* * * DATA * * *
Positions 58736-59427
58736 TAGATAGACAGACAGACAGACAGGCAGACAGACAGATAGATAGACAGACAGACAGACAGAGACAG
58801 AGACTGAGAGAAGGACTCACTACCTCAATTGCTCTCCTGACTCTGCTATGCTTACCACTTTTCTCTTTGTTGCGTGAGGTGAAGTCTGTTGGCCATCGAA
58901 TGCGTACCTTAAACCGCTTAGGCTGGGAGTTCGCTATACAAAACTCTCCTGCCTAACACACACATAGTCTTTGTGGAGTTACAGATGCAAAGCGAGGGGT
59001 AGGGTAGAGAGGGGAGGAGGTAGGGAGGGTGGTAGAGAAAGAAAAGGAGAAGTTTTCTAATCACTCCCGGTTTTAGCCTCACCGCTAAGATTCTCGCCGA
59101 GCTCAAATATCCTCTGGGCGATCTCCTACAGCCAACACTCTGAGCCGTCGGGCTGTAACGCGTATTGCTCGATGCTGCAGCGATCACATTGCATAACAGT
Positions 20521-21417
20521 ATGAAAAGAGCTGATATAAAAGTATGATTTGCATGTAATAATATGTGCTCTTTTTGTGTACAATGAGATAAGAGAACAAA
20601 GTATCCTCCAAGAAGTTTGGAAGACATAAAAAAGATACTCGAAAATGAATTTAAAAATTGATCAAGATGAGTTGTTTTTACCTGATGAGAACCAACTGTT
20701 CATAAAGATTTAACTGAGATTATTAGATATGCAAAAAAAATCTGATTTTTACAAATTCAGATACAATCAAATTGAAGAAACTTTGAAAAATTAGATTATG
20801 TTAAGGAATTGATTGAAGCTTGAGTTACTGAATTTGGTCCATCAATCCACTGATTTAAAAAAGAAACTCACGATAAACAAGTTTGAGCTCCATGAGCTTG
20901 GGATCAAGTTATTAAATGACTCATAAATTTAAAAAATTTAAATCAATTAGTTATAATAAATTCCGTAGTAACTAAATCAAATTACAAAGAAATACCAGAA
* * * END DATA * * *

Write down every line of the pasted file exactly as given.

Positions 58736-59427
58736 TAGATAGACAGACAGACAGACAGGCAGACAGACAGATAGATAGACAGACAGACAGACAGAGACAG
58801 AGACTGAGAGAAGGACTCACTACCTCAATTGCTCTCCTGACTCTGCTATGCTTACCACTTTTCTCTTTGTTGCGTGAGGTGAAGTCTGTTGGCCATCGAA
58901 TGCGTACCTTAAACCGCTTAGGCTGGGAGTTCGCTATACAAAACTCTCCTGCCTAACACACACATAGTCTTTGTGGAGTTACAGATGCAAAGCGAGGGGT
59001 AGGGTAGAGAGGGGAGGAGGTAGGGAGGGTGGTAGAGAAAGAAAAGGAGAAGTTTTCTAATCACTCCCGGTTTTAGCCTCACCGCTAAGATTCTCGCCGA
59101 GCTCAAATATCCTCTGGGCGATCTCCTACAGCCAACACTCTGAGCCGTCGGGCTGTAACGCGTATTGCTCGATGCTGCAGCGATCACATTGCATAACAGT
Positions 20521-21417
20521 ATGAAAAGAGCTGATATAAAAGTATGATTTGCATGTAATAATATGTGCTCTTTTTGTGTACAATGAGATAAGAGAACAAA
20601 GTATCCTCCAAGAAGTTTGGAAGACATAAAAAAGATACTCGAAAATGAATTTAAAAATTGATCAAGATGAGTTGTTTTTACCTGATGAGAACCAACTGTT
20701 CATAAAGATTTAACTGAGATTATTAGATATGCAAAAAAAATCTGATTTTTACAAATTCAGATACAATCAAATTGAAGAAACTTTGAAAAATTAGATTATG
20801 TTAAGGAATTGATTGAAGCTTGAGTTACTGAATTTGGTCCATCAATCCACTGATTTAAAAAAGAAACTCACGATAAACAAGTTTGAGCTCCATGAGCTTG
20901 GGATCAAGTTATTAAATGACTCATAAATTTAAAAAATTTAAATCAATTAGTTATAATAAATTCCGTAGTAACTAAATCAAATTACAAAGAAATACCAGAA